As a physics teacher (and a generalist) it is important to keep current with the latest issues in the discipline. The following is a list of physicists who offer valuable insight into the Queen of All Sciences.
1. Brian Greene - String Theory. His book the Elegant Universe also has some wonderful descriptions of Quantum Mechanics and General Relativity.
2. Stephen Hawking - Not a personal favourite of mine but his work on Black Holes is very much respected.
3. Roger Penrose - A great read for Generalists exploring Cosmology and Particle Physics. Offers an important criticism of String Theory.
4. Michio Kaku - When looking at extra dimensions. He is your man.
5. Simon Singh - If Penrose is too complicated. Give Singh a try. Has written on Fermat's Last Theorem, the Big Bang and Encryption as well.
6. Stephen Weinberg - Nobel Prize Laureate. Has written extensively on Particle Theory and the Big Bang.
7. Fred Hoyle - Although deceased and has had some of his theories discredited, Hoyle is arguably one of the most creative thinkers in the discipline. A great all-rounder Hoyle has tackled a variety of topics from the origin of Life on Earth to the Steady State Model and more. He actually coined the term Big Bang despite not agreeing with it.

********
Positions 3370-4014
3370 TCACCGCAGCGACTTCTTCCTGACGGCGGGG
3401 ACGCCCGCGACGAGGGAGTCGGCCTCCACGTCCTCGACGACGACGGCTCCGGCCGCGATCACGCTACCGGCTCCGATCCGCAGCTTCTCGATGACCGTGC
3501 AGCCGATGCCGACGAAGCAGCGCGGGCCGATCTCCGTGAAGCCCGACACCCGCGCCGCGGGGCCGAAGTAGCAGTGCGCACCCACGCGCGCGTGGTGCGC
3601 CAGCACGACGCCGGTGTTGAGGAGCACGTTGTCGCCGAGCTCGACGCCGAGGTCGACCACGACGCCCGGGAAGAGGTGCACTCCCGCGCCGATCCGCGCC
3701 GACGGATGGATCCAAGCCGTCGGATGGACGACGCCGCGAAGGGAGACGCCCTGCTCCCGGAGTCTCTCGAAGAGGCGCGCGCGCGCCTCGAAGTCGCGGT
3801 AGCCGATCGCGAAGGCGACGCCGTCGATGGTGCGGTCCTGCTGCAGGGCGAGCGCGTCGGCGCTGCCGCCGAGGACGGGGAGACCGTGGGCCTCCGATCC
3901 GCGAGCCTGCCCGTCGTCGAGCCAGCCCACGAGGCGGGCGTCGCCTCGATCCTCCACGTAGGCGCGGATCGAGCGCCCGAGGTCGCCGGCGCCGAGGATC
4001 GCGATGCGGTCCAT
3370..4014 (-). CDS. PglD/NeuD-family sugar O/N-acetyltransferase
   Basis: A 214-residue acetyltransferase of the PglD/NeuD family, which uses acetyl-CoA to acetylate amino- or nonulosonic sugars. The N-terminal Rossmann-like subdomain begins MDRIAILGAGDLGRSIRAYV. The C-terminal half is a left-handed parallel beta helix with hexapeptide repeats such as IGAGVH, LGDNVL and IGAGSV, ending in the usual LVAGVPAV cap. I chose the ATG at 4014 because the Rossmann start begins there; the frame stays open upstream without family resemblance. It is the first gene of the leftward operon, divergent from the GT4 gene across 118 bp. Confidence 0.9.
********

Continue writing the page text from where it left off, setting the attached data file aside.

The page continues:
8. Gerald Schroeder - Orthodox Jew and former MIT prof, Specializes in the linkage between Modern Physics and G-d's revelation.
9. Nick Herbert - Worth reading for a look at 'Faster than Light Travel'.
10. Richard Feynman - Another Nobel Laureate. Did phenomenal work on explaining difficult topics in modern physics (and classical physics) to students - See Feynman Lecture Series. He is the Father of Quantum Chromodynamics.
11. John Barrow - If you like analyzing the different Theories of Everything , Barrow is a wonderful starting point.
12. New Scientist Magazine - Regularly contains cutting edge articles on cosmology, particle physics and Theories of Everything. Generally open minded in their analysis.
13. Lee Smolin - Valuable contributor to Quantum Loop Gravity the main rival to String Theory as a potential Theory of Everything.